I don't get to tour the entirety of Darcy Neal's house, but there are no working televisions in the space. She leads me through the back door of the house she shares with her roommates on Bernard Street, one block east of UNT, and into a small living room area. Here, along with other temporarily dead electronics, there is a television, but it resembles the T-100 in the second-to-last scene of the 1984 classic, Terminator. Its black casing is stripped all along the body, waiting to be transformed into a more artistic electronic medium.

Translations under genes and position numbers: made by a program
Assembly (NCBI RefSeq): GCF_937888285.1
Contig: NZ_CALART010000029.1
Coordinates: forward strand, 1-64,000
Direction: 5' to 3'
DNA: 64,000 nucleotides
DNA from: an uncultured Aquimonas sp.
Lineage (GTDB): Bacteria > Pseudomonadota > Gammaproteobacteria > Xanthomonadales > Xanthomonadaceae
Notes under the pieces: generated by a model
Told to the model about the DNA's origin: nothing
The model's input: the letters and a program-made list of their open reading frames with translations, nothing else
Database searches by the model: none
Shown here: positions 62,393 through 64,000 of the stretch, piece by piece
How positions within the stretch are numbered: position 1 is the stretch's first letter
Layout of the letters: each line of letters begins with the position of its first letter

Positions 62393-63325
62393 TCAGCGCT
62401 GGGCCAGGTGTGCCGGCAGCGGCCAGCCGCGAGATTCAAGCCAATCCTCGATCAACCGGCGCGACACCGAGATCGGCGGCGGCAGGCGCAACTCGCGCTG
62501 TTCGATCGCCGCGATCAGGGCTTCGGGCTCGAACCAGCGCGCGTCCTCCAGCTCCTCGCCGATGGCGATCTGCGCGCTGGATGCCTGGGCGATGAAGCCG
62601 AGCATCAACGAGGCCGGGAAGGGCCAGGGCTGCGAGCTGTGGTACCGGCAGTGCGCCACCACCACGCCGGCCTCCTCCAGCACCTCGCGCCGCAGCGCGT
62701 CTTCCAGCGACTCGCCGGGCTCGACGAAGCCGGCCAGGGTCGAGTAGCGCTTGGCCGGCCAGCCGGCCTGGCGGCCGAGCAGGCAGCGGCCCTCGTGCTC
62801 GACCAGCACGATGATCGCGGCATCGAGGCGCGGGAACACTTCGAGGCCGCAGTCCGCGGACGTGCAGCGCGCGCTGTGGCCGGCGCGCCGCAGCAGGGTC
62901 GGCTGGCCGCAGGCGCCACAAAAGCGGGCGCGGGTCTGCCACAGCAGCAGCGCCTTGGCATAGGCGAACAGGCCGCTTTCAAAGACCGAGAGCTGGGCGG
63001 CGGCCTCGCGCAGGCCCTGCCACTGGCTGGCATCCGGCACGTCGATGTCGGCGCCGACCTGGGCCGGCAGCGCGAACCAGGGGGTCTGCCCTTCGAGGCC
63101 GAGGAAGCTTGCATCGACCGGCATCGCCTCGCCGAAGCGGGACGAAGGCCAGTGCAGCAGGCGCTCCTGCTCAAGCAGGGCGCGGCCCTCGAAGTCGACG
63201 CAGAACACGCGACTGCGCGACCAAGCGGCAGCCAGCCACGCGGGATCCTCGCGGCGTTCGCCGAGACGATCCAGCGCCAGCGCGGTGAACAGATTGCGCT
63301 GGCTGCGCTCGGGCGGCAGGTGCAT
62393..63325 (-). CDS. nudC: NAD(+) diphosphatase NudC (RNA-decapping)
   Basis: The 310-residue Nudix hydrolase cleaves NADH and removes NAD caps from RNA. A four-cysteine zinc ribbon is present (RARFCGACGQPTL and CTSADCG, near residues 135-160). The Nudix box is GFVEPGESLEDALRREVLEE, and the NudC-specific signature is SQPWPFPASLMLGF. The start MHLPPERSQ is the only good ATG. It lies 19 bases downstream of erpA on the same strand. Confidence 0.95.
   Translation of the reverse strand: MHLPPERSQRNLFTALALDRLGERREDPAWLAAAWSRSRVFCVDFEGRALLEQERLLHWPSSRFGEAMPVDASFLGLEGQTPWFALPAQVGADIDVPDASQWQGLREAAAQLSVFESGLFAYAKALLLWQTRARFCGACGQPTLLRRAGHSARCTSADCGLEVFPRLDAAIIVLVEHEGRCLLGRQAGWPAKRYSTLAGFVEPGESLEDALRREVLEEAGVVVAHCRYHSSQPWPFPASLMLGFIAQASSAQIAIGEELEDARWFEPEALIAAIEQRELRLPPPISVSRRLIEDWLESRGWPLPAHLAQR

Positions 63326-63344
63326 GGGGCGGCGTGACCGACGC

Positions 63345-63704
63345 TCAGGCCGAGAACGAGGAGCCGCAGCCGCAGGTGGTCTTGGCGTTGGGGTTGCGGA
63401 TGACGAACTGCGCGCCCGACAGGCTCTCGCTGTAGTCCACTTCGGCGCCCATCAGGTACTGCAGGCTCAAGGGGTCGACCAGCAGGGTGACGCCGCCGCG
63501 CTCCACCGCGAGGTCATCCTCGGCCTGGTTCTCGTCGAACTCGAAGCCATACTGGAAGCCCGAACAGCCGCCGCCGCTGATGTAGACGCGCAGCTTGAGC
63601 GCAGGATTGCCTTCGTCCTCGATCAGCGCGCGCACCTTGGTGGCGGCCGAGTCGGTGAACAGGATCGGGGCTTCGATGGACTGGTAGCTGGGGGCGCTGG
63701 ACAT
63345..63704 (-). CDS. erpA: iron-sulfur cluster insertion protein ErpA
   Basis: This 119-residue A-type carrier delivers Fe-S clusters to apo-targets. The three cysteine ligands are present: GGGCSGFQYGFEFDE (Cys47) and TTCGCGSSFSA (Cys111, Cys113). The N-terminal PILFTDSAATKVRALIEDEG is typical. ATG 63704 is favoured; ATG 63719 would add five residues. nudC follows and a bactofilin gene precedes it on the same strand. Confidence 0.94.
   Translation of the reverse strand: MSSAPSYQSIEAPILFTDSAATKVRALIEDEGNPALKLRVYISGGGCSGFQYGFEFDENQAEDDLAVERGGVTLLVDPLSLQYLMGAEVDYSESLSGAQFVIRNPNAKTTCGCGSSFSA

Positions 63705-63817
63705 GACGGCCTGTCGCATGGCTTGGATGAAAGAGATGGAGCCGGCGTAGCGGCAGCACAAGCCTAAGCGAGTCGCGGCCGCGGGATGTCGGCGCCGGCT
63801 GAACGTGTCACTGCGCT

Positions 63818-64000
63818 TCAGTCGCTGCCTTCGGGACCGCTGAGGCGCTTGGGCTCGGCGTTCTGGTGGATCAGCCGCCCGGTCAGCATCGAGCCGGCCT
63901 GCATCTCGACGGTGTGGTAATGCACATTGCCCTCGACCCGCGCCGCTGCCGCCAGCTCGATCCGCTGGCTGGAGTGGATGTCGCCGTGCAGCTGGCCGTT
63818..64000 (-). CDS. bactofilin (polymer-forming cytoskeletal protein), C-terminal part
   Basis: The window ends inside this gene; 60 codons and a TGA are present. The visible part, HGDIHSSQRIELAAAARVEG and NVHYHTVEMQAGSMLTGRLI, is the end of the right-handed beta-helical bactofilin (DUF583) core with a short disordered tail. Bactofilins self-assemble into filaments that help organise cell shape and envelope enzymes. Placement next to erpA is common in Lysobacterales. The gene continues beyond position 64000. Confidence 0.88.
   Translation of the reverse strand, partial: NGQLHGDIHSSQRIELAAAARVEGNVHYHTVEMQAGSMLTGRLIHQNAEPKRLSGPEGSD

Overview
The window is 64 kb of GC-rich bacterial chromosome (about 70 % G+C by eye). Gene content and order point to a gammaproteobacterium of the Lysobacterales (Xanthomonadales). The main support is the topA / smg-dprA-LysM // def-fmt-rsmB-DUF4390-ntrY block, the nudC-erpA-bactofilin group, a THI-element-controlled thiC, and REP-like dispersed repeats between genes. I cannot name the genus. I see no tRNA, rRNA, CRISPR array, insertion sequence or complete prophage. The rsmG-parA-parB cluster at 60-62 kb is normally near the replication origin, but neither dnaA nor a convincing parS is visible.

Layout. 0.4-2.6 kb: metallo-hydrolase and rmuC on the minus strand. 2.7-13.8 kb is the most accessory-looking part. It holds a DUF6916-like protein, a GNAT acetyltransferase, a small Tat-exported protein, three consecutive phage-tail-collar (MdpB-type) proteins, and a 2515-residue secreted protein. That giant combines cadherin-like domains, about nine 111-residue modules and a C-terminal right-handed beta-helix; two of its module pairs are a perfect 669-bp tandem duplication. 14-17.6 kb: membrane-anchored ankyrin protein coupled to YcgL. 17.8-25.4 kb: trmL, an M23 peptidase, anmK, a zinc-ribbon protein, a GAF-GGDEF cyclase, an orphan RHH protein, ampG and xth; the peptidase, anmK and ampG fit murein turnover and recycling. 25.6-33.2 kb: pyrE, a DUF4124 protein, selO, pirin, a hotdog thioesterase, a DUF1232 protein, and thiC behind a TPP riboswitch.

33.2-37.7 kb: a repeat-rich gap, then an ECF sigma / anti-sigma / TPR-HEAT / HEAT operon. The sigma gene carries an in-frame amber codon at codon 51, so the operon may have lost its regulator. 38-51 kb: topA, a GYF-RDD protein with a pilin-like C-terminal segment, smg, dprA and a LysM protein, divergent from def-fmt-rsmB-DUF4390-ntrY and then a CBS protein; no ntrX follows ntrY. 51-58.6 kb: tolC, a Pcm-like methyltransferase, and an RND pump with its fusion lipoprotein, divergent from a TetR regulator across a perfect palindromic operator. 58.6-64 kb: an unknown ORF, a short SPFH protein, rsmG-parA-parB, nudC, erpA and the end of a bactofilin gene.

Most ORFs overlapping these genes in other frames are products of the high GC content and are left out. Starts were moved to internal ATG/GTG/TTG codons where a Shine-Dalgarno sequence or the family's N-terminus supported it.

"Everything that's in here is art projects that are going on," she says. "My roommate is circuit-bending this TV right here. He's a new media student, so he does a lot of weird, electronic stuff as well."
She leads me down a narrow, long hallway made heavier by her paintings, and into her room. Her work table and the adjacent shelves are a graveyard for the guts of small, old electronic, more specifically, microcontrollers. She's not completely fluent in the language, but has been studying it, so she designs the hardware and and a programmer takes care of the coding aspects. She points out items with names like PBASIC, Propeller, Arduino; prototyping boards with built-in potentiometers.